Best Mobile Learning Practices Still Needed

Best Mobile Learning Practices Still Needed

Here’s the conclusion that a new mobile learning survey reaches:

“Mobile devices … are not being fully utilized in the design of learning.

Furthermore, mobile learning is not being accounted for in traditional instructional design (ID) processes or training models.”

Some conclusions and observations reached by the four-person research team, taken verbatim from the 50-page report, available as a PDF download from

>> There is a need for resources that educate designers on all of the considerations in presenting learning on mobile platform, and consideration of much more than just the variety of screen sizes and touch interactivity.

>> Best practices within the context of following a design process, ID model, or learning theory must be identified.

>> While some of the education and training community feel that a new process/model could improve their abilities, there will most likely be an equally large number of people that will always feel restricted or limited by following a new process or model.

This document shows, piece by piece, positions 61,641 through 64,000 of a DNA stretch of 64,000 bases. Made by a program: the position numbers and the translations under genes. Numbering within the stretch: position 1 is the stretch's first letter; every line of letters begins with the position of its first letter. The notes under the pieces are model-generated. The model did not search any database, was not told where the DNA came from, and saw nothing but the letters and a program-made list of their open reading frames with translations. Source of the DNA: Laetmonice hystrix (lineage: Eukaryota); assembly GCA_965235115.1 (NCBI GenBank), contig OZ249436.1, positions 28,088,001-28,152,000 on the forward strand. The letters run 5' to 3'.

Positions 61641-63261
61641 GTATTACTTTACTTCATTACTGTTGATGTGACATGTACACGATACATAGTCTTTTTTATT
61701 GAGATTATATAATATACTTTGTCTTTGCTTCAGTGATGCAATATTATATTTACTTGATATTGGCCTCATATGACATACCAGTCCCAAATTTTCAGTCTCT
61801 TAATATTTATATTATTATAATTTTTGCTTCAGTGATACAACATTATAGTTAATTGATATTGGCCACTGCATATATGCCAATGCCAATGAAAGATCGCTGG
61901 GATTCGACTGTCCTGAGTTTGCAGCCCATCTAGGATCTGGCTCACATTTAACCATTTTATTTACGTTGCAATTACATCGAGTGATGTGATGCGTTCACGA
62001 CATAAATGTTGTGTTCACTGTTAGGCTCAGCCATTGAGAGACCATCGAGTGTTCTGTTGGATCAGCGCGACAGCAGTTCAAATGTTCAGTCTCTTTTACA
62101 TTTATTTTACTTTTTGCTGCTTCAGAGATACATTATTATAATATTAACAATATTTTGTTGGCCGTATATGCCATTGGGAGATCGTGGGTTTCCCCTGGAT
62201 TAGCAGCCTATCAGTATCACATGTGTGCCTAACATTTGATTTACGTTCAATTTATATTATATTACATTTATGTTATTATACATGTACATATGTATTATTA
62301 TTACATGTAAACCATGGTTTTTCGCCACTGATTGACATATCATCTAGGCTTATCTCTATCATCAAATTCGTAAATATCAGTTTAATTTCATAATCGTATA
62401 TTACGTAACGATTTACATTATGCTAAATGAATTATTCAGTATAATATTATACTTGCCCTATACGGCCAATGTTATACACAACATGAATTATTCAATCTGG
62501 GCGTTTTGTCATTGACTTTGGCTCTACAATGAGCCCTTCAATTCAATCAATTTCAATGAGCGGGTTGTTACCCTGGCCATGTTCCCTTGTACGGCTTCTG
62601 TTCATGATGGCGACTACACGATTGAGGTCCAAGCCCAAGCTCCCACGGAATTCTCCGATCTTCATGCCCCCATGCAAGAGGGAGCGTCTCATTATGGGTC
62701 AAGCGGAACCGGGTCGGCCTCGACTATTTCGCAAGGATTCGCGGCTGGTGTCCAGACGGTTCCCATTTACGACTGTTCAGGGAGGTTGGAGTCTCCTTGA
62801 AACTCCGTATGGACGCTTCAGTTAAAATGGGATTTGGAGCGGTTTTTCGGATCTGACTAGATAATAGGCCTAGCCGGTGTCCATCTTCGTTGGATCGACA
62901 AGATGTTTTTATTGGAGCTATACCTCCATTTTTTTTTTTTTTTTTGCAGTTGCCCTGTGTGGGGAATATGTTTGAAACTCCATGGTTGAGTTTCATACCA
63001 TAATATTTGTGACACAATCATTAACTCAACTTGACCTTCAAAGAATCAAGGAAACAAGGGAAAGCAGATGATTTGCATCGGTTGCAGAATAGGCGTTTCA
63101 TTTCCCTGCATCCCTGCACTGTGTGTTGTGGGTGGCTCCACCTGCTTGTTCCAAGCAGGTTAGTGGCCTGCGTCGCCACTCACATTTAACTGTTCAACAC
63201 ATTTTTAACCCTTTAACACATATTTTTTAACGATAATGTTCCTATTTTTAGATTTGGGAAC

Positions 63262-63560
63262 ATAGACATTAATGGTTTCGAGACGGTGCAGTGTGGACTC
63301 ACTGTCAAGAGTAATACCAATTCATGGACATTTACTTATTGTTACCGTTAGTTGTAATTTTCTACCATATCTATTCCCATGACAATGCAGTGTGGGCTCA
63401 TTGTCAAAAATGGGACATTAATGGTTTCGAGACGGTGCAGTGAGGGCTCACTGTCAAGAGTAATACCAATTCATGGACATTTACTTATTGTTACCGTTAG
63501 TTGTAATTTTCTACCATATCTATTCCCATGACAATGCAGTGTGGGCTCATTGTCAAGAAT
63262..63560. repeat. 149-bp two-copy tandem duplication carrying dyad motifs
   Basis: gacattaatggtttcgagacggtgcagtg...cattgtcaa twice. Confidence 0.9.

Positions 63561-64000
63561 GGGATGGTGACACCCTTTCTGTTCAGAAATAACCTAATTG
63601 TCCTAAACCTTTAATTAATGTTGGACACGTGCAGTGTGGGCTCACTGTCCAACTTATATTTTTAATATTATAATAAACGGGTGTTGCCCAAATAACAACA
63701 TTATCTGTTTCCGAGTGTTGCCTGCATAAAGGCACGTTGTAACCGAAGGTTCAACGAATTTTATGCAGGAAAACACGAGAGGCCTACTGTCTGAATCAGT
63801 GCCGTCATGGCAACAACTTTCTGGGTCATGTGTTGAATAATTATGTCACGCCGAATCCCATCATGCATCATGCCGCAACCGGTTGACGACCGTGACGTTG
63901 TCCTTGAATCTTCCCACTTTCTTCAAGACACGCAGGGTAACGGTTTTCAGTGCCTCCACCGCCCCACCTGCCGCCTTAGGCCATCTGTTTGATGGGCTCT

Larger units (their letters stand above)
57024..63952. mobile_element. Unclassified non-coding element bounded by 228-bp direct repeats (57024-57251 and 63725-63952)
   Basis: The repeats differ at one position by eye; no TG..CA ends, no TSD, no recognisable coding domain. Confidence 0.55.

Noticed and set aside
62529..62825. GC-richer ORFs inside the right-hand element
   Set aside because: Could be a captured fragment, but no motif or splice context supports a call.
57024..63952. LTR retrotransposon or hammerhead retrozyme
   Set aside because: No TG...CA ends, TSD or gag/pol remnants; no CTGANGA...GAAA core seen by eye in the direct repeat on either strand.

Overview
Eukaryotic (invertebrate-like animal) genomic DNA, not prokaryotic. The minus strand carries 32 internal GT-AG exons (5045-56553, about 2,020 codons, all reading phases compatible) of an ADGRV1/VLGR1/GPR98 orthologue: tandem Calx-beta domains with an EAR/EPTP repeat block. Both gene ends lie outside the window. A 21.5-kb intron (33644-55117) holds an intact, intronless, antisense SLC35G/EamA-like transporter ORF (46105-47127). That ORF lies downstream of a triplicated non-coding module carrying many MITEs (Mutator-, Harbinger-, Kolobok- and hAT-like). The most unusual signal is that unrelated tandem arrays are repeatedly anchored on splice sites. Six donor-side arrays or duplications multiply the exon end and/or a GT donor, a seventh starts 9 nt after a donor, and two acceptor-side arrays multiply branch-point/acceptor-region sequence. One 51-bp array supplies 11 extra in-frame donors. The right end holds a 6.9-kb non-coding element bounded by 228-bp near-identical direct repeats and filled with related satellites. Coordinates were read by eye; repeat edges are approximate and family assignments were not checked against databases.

>> There are an increasing number of design implications as well as hardware expansion capability differences between smartphones and tablets. It may not be possible to address all of the attributes of both tablets and smartphones without encountering a substantial amount of distinct differences that may require exponentially complex considerations for each device type and form factor.

The researchers believe that knowledge gaps and missed opportunities have led to the following outcomes as they apply to mobile learning and mobile learning design:

1) “Many designers and developers converting existing e-learning courses by only resizing them to account for the smaller screen and interface differences.”

2) “There is no consideration for optimizing the learning experience by leveraging the capabilities of the mobile device or by utilizing alternative approaches.”

Authors of the report were Peter Berking, Marcus Birtwhistle, Dr. Shane Gallagher and Jason Haag.

—Source: Advanced Distributed Learning Co-Lab,

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